International Journal of Legal Medicine

, Volume 126, Issue 4, pp 489–490 | Cite as

The publication of population genetic data in the International Journal of Legal Medicine: guidelines

  • Micaela PoetschEmail author
  • Thomas Bajanowski
  • Heidi Pfeiffer

Population data are an important part of forensic genetics, since allele frequencies are needed for any statistical evaluation. But the presentation of these data in a full manuscript is rather boring/cumbersome for the reader, because a major part of the information is similar for each manuscript. To avoid these problems, there is a new possibility to publish population genetic data in the International Journal of Legal Medicine called “Population data”. Here, we describe this new article type of the journal to give potential authors an idea how it should be structured.

All manuscripts submitted as “Population data” should contain an abstract of no more than 80 words. The number of authors is restricted to six, the number of references is restricted to ten. Description of material and methods, results and conclusions has to be done in a continuous text which should not be longer than half a printed page in the journal. All data (e.g. allele frequencies and forensic efficiency parameters) will be published as electronic supplemental material (ESM).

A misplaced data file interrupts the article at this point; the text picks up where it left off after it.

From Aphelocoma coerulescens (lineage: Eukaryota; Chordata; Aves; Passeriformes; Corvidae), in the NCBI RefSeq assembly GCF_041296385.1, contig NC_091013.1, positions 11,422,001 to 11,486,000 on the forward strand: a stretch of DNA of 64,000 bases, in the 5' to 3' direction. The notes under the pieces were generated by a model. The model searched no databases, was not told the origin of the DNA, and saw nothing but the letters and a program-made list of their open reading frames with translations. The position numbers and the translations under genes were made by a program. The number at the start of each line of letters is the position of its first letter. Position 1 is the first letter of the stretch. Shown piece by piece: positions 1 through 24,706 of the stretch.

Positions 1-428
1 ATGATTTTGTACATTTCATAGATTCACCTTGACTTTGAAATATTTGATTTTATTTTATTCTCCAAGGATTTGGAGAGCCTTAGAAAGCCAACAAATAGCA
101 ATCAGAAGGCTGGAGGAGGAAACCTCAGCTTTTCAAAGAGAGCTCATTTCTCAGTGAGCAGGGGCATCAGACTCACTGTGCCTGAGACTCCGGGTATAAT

The continuous text must include a characterization of the population investigated, the description of the ethic considerations, and a specification regarding validation efforts (e.g. the analysis of well-known cell lines) and quality management. In addition, comparisons with other populations should be done, including a statement why those populations have been chosen for comparison. Here, the data will also be published as ESM. If appropriate, peculiarities of the investigated population(s) may be added. Y chromosomal data or mtDNA sequences must be sent to the YHRD database ( or EMPOP database ( as outlined by Parson and Roewer [1].

There is still the possibility to submit population analyses as “Short communication” or even as “Original article”, but in this case, at least three different marker categories must be investigated (e.g. autosomal STRs, X chromosomal STRs and Y chromosomal STRs) in a high-quality analysis. In addition, the manuscript must describe a population which was never or only rarely investigated before or the results must have an important impact on evolution theories. In any case, the editors reserve the right to ask the authors to resubmit their manuscript as “Population data”.

In the following, an example is given how to prepare a manuscript as “Population data”. Vineta, a legendary town at the Baltic Sea, possibly located in what is now northern Germany, is used as an example for this kind of manuscript, imagining that it has not perished in a flood and was not destroyed by invaders.

A fictional example of a population data paper: allele frequencies for eleven X-chromosomal STRs in a population sample from Vineta—a legendary town at the Baltic Sea

Nils Holgerson, Magnus I. of Norway, Canute V. of Denmark, Swen III of Denmark, Henry the Lion of Saxonia